Let the pundits, the hipsters, and the gurus continue to debate the virtues of cloud computing. While they do, more and more companies are quietly making the transition, and they are finding that Web-based computing services can provide the power, low costs, functionality, flexibility, and mobility that has long eluded traditional enterprise computing.
Cloud computing is nothing more than the collection of computing software and services that can be accessed via the Internet rather than residing on a desktop or internal servers. Such services include applications as simple as e-mail — Yahoo Mail and Google’s Gmail, for example — or as complex as Salesforce.com, which helps manage customer relations and sales leads. They also include utility computing services that allow companies to add computing power when needed, as well as platforms for developing and testing new proprietary applications.
The signal virtue of cloud computing is its pay-as-you-go model, which lets companies pay for only the amount of services they actually use. Because cloud computing services are “always on,” they can help cure the problem of intermittent availability of applications, a frequent complaint of companies. And because cloud computing services do not require software that sits on a PC or laptop, other than an Internet connection and a Web browser, workers can access their applications and data from multiple locations, such as offices, home computers, client sites, airports, and smartphones.
For John Kalka, the vice president of IT deployment at Ingersoll-Rand Company, a US$17 billion manufacturer of diversified products, taking advantage of cloud computing was primarily a business decision. His company had long used IBM’s Lotus Notes as its e-mail and collaboration platform, in part because the cost of switching to Microsoft Exchange was just too high. But when the choice came up again two years ago, the terms of the deal were very different. “Microsoft was launching a new cloud computing service for Exchange,” says Kalka. “That changed the cost structure entirely, from a fixed cost to a variable cost, and IBM could not match that.”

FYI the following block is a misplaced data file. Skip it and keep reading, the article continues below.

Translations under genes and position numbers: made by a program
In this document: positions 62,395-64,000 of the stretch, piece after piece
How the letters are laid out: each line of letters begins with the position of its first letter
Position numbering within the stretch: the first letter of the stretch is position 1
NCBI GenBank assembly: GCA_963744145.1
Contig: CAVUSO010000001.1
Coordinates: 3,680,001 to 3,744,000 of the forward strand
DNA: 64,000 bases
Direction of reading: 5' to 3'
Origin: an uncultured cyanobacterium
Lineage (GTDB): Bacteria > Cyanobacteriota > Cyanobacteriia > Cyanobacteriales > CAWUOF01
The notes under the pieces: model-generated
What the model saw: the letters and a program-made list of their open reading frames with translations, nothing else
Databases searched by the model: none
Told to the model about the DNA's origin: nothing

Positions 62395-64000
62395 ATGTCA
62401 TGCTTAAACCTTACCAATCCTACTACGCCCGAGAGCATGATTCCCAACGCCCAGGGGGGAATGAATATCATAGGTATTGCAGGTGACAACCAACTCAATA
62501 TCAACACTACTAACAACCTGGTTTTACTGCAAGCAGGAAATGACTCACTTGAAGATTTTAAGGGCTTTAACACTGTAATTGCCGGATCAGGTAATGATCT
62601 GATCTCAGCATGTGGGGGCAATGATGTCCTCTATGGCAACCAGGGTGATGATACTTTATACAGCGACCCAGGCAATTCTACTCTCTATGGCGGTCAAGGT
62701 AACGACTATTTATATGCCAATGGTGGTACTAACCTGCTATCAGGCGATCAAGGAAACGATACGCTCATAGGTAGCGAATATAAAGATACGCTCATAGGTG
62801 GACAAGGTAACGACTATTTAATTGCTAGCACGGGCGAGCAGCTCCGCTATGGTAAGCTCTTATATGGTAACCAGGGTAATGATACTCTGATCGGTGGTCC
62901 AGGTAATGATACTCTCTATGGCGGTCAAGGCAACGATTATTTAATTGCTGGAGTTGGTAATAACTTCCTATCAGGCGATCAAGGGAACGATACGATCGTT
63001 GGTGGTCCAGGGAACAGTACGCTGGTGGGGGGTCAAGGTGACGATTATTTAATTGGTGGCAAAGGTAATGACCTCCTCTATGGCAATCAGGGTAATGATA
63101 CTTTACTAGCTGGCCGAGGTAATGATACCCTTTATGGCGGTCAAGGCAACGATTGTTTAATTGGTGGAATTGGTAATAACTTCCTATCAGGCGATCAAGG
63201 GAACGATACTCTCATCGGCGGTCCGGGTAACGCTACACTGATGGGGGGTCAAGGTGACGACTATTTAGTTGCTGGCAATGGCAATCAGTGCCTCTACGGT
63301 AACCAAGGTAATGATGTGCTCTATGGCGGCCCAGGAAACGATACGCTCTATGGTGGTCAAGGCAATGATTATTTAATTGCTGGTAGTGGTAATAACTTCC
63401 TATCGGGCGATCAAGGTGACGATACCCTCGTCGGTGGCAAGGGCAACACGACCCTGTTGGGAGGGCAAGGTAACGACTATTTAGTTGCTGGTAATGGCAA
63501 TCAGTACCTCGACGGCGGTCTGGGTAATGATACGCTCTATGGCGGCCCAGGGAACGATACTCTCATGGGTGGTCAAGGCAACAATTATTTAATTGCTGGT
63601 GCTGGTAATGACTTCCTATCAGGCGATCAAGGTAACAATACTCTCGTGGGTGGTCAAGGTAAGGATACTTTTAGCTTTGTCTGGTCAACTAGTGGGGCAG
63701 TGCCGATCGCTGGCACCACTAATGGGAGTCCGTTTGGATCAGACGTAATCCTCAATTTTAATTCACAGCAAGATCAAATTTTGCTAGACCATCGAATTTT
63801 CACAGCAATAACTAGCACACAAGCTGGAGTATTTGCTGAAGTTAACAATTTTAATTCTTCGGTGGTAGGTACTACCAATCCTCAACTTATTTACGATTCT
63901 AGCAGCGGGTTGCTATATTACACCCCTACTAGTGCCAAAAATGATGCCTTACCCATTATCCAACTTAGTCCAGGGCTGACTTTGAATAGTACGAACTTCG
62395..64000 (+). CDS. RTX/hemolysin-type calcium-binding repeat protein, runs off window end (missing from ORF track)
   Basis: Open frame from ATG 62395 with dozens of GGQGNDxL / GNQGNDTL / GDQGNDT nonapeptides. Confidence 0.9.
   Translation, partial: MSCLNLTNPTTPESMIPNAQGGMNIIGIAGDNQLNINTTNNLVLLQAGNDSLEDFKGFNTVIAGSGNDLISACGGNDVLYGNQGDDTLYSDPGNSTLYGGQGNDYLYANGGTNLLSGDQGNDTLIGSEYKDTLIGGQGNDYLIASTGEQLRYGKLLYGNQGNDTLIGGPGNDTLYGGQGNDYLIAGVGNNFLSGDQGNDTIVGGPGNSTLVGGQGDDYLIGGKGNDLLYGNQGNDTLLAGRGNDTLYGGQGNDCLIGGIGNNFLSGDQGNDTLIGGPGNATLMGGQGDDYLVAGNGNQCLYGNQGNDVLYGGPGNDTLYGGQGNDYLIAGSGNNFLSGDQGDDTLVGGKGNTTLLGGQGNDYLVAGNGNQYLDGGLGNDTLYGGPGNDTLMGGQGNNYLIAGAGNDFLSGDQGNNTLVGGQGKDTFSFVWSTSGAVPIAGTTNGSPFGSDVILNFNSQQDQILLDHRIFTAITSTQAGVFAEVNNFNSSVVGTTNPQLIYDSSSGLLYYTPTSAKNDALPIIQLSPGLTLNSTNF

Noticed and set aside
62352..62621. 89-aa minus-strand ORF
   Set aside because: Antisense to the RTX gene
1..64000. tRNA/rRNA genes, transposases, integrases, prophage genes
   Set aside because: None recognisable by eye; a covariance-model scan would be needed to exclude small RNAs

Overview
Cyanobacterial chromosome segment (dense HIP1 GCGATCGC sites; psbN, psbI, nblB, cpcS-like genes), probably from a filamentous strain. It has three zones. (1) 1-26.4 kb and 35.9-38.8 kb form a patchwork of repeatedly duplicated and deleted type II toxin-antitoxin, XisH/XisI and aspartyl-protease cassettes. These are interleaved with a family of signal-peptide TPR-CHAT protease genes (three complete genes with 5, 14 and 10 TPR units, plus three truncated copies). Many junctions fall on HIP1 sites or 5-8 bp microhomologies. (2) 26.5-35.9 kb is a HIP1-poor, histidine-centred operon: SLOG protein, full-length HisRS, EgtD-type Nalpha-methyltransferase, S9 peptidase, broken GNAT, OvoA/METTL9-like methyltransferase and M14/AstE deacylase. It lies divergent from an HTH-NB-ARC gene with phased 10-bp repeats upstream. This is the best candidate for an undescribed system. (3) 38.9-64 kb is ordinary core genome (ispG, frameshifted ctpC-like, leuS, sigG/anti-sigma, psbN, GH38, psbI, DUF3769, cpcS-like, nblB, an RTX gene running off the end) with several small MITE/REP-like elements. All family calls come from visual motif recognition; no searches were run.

Why did variable costs matter so much to Ingersoll-Rand? The company is structured around shared services, Kalka notes, and its IT department doesn’t simply sell its services directly back to the business units. So IT is always trying to make its costs both variable and transparent. “The goal is to give the businesses the levers to control their own costs,” he notes. “That’s always good business.”
The savings have been impressive. Since moving to the online version of Microsoft’s Outlook e-mail, Kalka estimates, his company has reduced its IT costs by 25 percent, with the option of saving even more depending on the features used. “Not only do I now have a variable cost, but I’ve created a menu of options,” says Kalka. “I’ve given the business units the ability to reduce costs even more — and with the current economic environment, many are willing to do that.” Ingersoll-Rand has since signed on for several other Microsoft products based on cloud computing, including Live Meeting and Forefront antivirus software. Future plans include moving the company’s SharePoint collaboration and social networking environment onto Microsoft’s servers.
Kalka has found that moving to Web-based versions of Exchange has been a fairly straightforward process. But he has yet to move more complex, business-critical applications, such as warehouse management, to the Internet. Two factors have limited Ingersoll-Rand’s willingness to begin a more widespread cloud computing transformation, he notes. The first is economic: Despite the attractive long-term savings, moving more complex applications to the Web requires a significant initial investment, one that will have to wait for better times. The second involves security, and specifically the organization’s willingness to accept the risk of lost data, the potential for the commingling of data with that of other companies, and concerns about sharing infrastructure with other companies. Kalka likens the security issues surrounding cloud computing to those surrounding standard infrastructure outsourcing, but with less control over the details.